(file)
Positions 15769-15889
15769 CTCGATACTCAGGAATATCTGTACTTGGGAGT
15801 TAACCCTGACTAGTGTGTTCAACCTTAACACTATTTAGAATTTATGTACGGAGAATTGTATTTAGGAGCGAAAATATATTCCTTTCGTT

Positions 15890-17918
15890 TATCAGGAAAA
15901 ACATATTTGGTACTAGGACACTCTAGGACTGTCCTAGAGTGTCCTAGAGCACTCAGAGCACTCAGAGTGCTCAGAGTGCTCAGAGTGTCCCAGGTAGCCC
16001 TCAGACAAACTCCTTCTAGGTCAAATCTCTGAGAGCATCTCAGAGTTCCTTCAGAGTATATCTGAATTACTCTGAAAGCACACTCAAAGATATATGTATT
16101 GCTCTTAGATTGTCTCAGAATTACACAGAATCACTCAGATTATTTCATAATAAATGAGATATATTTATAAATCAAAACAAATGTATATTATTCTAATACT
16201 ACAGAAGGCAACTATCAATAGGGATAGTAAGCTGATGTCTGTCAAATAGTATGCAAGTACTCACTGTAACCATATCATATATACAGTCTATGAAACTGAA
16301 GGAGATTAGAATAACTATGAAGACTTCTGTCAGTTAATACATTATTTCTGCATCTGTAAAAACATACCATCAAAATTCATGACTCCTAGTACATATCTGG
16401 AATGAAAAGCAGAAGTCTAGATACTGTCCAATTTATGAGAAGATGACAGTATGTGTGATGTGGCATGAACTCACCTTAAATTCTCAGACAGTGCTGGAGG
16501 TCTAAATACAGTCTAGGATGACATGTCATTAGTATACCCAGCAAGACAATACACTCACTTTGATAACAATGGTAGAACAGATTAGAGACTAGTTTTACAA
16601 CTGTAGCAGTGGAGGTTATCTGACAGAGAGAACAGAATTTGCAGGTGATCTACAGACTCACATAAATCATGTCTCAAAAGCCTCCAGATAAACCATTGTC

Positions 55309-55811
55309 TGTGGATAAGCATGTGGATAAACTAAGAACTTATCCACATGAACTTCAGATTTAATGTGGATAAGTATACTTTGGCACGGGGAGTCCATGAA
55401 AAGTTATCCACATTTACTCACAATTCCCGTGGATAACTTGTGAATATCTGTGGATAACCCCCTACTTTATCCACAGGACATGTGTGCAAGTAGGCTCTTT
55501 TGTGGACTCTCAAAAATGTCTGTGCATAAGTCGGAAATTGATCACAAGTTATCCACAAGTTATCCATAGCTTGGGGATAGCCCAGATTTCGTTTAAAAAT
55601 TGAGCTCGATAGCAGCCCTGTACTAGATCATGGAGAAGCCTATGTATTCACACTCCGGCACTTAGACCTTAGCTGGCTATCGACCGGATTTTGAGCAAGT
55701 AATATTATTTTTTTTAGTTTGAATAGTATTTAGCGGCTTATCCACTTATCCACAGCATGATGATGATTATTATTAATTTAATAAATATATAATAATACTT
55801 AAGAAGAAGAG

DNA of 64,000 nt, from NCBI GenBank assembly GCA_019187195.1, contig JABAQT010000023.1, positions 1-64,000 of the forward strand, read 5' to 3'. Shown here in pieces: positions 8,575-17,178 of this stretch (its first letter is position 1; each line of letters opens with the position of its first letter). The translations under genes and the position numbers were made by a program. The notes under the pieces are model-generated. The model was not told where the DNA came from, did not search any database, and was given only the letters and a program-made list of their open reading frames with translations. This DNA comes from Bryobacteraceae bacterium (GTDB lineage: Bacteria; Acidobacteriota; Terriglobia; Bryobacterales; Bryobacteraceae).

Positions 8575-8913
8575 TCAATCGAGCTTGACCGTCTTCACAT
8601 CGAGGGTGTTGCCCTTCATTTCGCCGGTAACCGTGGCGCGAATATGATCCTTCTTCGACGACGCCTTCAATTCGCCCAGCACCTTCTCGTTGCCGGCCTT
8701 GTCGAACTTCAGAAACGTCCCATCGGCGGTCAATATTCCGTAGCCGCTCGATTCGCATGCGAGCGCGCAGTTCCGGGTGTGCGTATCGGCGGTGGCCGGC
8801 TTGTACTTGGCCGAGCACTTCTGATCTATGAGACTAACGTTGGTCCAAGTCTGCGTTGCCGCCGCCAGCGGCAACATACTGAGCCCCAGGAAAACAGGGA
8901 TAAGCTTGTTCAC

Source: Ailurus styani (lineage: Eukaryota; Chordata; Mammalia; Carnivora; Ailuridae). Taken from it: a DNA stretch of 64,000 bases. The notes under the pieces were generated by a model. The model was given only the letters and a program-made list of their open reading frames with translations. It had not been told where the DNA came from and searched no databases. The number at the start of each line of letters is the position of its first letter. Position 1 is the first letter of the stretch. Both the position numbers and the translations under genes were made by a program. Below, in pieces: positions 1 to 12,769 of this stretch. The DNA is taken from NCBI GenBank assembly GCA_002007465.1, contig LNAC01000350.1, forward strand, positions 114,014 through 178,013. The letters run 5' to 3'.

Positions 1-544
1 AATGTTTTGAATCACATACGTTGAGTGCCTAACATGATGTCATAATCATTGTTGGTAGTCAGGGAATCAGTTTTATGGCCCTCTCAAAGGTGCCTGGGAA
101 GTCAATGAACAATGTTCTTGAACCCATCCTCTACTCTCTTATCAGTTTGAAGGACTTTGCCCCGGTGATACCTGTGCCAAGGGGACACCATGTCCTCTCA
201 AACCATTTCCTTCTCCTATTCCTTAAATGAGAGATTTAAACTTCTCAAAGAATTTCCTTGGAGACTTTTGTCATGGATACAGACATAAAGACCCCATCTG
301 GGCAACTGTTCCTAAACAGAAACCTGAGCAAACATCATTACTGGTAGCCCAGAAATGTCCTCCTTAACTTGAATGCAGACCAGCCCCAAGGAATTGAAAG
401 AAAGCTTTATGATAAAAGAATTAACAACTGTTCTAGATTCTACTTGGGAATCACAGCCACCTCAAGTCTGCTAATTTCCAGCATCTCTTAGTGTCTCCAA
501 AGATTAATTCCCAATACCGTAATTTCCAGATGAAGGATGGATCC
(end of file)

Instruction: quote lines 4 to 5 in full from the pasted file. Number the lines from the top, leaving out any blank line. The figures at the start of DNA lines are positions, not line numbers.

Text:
Positions 15890-17918
15890 TATCAGGAAAA